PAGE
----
a communal weblog dedicated to the intersection of biblical interpretation and the articulation of church doctrine, by Daniel Driver, Phil Sumpter, and others
  • Scripture Zealot
    by Jeff Contrast
  • Serving the Word
    incisive comment on the Hebrew Bible and related ancient matters, with special attention to problems of philology and linguistic anthropology, by Seth L. Sanders, Assistant Professor in the Religion Department of Trinity College, Hartford, CT
  • Singing in the Reign
    NT blog by Michael Barber (JP University) and Brad Pitre (Our Lady Holy Cross)
  • Stay Curious
    excellent comment on Hebrew Bible and Hebrew language topics, by Karyn Traphagen, graduate, Westminster Theological Seminary, Philadelphia PA (archive)
  • Sufficiency
    A personal take on the faith delivered to the saints, by Bob MacDonald, whose parallel blog on the Psalms in Hebrew is a colorful and innovative experiment
  • The Sundry Times
    Gary Zimmerli's place, with comment on Bible translations and church renewal
  • Sunestauromai: living the crucified life
    by a scholar-pastor based in the Grand Canyon National Park
  • ta biblia
    blog dedicated to the New Testament and the history of Christian origins, by Giovanni Bazzana
  • Targuman
    by Christian Brady, targum specialist extraordinaire, and dean of Schreyer Honors College, Penn State University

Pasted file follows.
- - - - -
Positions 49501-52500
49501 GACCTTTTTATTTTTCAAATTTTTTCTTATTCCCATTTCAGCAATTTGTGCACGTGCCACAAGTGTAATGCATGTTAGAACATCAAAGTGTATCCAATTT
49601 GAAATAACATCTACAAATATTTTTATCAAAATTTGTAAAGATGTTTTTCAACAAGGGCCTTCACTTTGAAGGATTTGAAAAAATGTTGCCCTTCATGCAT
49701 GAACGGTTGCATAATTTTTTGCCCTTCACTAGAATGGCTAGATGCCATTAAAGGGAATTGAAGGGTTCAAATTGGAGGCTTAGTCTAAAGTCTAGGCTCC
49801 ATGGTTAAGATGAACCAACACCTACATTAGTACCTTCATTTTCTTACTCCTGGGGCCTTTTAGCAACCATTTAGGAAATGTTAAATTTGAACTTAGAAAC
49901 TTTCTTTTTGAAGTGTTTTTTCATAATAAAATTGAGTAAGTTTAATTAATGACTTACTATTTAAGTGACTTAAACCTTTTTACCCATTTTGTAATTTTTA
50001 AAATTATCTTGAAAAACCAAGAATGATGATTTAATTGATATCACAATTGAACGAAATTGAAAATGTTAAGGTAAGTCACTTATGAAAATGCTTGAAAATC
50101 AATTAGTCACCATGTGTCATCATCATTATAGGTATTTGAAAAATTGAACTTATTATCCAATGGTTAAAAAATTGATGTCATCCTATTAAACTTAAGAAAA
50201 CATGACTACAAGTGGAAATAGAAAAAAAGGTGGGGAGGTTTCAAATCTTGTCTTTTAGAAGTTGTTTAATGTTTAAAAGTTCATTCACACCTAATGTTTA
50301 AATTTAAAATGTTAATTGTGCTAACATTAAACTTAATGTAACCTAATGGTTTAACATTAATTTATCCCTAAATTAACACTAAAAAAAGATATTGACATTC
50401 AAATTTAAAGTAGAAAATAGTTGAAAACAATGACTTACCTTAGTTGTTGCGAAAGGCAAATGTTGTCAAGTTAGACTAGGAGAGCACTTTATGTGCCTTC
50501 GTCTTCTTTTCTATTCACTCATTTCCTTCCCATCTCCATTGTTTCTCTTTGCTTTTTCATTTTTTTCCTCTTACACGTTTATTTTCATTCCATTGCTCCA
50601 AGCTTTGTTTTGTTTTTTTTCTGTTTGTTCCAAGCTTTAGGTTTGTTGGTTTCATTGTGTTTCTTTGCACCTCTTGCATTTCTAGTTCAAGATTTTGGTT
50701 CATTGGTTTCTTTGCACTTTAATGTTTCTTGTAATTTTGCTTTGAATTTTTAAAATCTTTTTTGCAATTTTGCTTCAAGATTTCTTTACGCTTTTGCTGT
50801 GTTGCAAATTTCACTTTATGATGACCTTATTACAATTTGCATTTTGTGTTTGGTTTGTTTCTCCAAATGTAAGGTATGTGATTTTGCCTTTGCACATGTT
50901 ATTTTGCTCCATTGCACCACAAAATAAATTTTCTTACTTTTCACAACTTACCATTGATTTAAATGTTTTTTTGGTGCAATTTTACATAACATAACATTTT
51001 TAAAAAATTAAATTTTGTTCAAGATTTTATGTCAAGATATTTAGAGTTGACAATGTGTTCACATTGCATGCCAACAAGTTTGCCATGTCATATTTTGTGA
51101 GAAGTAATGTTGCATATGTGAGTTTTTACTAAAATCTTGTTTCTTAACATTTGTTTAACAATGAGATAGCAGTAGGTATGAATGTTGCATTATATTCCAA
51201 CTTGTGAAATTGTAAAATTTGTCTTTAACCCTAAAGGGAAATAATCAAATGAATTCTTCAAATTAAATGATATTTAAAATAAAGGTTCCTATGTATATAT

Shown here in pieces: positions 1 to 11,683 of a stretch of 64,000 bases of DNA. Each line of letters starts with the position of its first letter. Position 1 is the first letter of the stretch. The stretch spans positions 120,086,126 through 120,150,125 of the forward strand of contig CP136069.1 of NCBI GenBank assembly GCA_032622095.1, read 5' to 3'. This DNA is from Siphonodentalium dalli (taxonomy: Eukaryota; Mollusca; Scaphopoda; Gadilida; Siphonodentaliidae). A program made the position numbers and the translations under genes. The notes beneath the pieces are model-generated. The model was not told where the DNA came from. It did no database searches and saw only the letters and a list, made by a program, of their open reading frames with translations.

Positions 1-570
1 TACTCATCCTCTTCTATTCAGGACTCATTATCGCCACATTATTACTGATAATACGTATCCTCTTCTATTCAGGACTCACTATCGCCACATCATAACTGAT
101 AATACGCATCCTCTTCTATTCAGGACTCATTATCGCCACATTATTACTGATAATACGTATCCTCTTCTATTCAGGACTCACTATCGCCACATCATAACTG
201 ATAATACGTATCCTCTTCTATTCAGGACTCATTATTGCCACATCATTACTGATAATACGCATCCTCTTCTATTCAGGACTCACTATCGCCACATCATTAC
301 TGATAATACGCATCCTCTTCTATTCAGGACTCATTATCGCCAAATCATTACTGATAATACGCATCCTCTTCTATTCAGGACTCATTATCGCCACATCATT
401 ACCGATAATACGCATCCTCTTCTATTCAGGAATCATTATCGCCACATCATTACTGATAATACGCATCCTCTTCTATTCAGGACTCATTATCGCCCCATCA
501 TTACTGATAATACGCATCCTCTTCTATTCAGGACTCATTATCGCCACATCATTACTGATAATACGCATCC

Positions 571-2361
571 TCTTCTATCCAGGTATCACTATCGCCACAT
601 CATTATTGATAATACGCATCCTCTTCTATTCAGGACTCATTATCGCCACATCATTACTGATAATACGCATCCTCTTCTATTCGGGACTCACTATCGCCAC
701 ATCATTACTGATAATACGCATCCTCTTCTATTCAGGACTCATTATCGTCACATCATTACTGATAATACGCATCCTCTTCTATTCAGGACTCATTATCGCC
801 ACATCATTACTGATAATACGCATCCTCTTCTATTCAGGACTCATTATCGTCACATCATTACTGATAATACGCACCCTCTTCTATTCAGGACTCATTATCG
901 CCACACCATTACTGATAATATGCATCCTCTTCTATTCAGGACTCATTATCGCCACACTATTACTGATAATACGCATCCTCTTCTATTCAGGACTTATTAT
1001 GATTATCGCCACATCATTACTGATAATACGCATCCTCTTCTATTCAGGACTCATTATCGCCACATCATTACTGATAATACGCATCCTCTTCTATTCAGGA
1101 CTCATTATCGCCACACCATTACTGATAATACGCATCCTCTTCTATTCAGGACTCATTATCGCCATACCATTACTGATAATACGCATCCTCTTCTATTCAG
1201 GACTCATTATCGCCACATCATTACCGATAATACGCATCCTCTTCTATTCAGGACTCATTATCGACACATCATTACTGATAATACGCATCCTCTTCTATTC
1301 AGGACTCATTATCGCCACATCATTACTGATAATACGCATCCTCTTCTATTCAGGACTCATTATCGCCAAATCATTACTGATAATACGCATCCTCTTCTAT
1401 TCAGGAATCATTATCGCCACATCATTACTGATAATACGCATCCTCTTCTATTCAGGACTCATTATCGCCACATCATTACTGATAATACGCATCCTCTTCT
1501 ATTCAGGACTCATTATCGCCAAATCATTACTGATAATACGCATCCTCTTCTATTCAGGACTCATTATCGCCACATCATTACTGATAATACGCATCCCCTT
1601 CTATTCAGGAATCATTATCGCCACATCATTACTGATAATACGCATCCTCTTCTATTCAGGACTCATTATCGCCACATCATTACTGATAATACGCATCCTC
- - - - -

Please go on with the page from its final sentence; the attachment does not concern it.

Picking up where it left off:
• Targuman
    on biblical and rabbinic literature, Christian theology, gadgetry, photography, and the odd comic, by Christian Brady, associate professor of ancient Hebrew and Jewish literature and dean of the Schreyer Honors College at Penn State
  • The Biblia Hebraica Blog
    a blog about Hebrew Bible/Old Testament, the history of the Ancient Near East and the classical world, Syro-Palestinian archaeology, early Judaism, early Christianity, New Testament interpretation, English Bible translations, biblical theology, religion and culture, philosophy, science fiction, and anything else relevant to the study of the Bible, by Douglas Magnum, PhD candidate, University of the Free State, South Africa
  • The Forbidden Gospels Blog
    by April DeConick, Professor of Biblical Studies, Rice University
  • The Naked Bible
    by Mike Heiser, academic editor at Logos Bible Software
  • The Reformed Reader
    by Andrew Compton, Ph.D. student in the Department of Near Eastern Languages and Cultures (focus on Hebrew and Semitic Languages) at the University of California, Los Angeles (UCLA)
  • The Sacred Page